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Archive for March, 2016

Criminal Trespass to a Vehicle in Illinois

March 25th, 2016 at 7:00 am

Illinois criminal trespass to a vehicle, Rolling Meadows Criminal Defense AttorneyMany criminal defendants are unaware that there is such a thing as criminal trespass to a vehicle until they are facing criminal charges for it. A typical scenario of how these charges arise involves a teenager who “borrows” a car or some other motor vehicle not belonging to him without permission and then takes the vehicle for a joyride. However, when the teen returns with the vehicle, he often finds himself under arrest and facing criminal charges for trespass to a vehicle.

Anyone who is facing criminal trespassing charges needs to seek out the help of an experienced criminal defense lawyer immediately.

What is Criminal Trespass to a Vehicle in Illinois?

Under 720 ILCS 5/21-2, a person who knowingly and without authority or permission enters or operates a vehicle of another can be found to have committed criminal trespass to a vehicle.   

Vehicles for the purpose of the criminal trespass statute can include:

  • A car, truck or motorcycle;
  • Aircraft;
  • Watercraft, such as boats; and
  • Recreational vehicles, such as snowmobiles or all terrain vehicles.

Overstaying your welcome in a vehicle could also constitute a criminal trespass to a vehicle. If the vehicle owner says “get out,” then remaining in the vehicle could amount to an unauthorized occupation of the vehicle.

Charges for criminal trespass to a vehicle are based on whether the defendant had the intent to deprive the owner of the vehicle of his or her car indefinitely. If the defendant only had the intention to use the vehicle for a short period of time, or to occupy the vehicle only temporarily, then the defendant might be guilty of criminal trespass if no good defenses to his or her actions exist.

How is Criminal Trespass to a Vehicle Different from Theft of an Automobile?

Vehicle theft in Illinois is governed by the Illinois general theft provisions of the law. Vehicle theft occurs when a person, knowingly and without permission, takes possession of a vehicle that is not his, with the intent to permanently deprive the owner of the use of the vehicle. Taking possession of the vehicle can be the byproduct of use of force, deception, threats, or by knowingly receiving the stolen vehicle.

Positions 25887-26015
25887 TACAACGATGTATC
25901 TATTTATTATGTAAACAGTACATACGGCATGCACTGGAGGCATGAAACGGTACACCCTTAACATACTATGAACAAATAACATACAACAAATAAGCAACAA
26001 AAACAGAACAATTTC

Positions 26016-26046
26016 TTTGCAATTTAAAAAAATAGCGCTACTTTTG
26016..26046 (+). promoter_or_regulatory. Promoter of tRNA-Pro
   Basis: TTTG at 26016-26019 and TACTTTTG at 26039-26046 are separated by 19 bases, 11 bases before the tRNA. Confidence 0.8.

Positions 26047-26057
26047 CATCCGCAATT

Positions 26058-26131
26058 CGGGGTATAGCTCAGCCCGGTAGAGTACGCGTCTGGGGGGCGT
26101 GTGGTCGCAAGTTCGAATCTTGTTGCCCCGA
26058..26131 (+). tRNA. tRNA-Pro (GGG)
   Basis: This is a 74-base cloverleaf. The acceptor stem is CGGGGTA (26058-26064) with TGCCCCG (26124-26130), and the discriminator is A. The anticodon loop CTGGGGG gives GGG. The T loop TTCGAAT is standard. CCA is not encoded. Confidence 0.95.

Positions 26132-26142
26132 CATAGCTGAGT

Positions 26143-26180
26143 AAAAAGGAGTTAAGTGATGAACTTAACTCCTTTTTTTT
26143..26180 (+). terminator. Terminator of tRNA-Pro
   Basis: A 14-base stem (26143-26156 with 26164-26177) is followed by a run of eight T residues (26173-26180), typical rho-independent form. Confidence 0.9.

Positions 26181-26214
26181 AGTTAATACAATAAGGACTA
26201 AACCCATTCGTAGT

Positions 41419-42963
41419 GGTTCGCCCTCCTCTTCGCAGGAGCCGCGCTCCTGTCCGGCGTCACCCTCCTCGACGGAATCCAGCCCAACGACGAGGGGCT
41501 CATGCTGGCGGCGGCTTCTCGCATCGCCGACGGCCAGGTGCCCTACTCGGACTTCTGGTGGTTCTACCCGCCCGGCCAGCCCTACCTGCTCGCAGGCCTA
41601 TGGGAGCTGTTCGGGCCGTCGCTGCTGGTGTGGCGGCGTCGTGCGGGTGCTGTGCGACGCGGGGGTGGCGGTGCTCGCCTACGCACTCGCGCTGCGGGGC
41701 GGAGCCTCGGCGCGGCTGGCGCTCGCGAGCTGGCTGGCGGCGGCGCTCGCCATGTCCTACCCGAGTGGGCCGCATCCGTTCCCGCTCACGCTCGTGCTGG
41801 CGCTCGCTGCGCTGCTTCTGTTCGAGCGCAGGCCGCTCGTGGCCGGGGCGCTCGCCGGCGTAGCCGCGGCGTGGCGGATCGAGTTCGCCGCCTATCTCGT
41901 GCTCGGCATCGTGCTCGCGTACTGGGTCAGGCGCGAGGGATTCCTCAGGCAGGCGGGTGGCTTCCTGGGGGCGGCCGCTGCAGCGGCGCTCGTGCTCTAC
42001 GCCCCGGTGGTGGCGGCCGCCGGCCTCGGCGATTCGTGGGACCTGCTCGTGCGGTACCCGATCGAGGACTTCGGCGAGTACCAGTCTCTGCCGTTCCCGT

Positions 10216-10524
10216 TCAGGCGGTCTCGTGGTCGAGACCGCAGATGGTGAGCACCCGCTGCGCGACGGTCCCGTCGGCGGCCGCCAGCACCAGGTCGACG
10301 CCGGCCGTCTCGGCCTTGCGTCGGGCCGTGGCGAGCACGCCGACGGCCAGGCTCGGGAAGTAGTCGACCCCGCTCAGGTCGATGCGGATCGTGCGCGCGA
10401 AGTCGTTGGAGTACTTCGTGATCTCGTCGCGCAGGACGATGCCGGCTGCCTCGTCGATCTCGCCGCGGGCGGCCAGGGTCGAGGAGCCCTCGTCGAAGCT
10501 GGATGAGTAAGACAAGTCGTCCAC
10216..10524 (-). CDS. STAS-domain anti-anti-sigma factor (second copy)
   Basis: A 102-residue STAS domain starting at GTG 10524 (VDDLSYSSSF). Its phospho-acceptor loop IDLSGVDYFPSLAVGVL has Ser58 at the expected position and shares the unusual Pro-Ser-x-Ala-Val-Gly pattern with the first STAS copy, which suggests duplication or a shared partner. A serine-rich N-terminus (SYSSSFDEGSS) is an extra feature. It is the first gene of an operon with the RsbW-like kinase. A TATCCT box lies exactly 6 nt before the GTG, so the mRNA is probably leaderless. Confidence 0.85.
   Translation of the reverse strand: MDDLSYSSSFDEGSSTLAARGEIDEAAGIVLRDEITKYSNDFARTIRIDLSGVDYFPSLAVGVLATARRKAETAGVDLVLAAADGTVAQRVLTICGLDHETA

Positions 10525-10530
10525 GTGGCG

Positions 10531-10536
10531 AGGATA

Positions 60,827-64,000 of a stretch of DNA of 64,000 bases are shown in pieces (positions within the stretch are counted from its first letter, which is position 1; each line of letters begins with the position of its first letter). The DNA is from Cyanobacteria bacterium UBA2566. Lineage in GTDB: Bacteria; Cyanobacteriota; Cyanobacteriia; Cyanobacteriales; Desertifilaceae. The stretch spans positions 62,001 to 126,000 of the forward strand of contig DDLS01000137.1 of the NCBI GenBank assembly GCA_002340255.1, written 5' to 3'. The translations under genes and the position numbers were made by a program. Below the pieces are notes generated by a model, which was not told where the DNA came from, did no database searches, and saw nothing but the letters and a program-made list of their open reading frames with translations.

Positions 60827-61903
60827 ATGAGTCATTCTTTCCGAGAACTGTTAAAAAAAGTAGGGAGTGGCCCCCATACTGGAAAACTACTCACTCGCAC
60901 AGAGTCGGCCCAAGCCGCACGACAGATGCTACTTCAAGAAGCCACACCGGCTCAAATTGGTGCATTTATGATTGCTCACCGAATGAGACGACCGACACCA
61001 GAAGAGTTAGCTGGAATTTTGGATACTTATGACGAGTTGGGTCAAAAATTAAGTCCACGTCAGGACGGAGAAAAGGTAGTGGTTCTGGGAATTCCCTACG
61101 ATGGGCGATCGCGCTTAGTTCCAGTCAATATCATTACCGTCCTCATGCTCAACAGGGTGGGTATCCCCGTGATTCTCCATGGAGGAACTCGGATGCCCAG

Theft requires that the person who took the vehicle intended to permanently deprive the owner of the vehicle. Criminal trespass to a vehicle, on the other hand, does not. Joyriding is the most typical cause of trespass to a vehicle charges because by taking a vehicle for a joyride, the trespasser only intends to occupy the vehicle for the duration of the ride, and no longer. The joyrider has the intention of returning the vehicle at the outset.

Let Our Attorneys Assist You

Criminal trespassing charges are serious and if you are facing trespass to a vehicle charges, you need to consult with a criminal defense lawyer right away. Please contact a skilled Rolling Meadows criminal defense attorney immediately to discuss your case and to learn how we can assist you throughout each step of the way if you are facing criminal charges in Illinois.


Potential Defenses to Illinois Disorderly Conduct Charges

March 23rd, 2016 at 7:00 am

Illinois disorderly conduct charges, Rolling Meadows criminal defense lawyer, Disrupting the peace or posing a threat to public safety is often the grounds for a disorderly conduct arrest under 720 ILCS 5/26-1. However, there are plenty of good reasons why you might have acted or behaved the way that you did—actions which may serve as a defense to disorderly conduct charges.

If you are facing disorderly conduct charges, but believe that you have a defense that justifies your actions, you should discuss your particular case with an experienced criminal defense lawyer.

Potential Defenses to Disorderly Conduct Charges in Illinois

There are four main defenses to disorderly conduct criminal charges. These defenses include: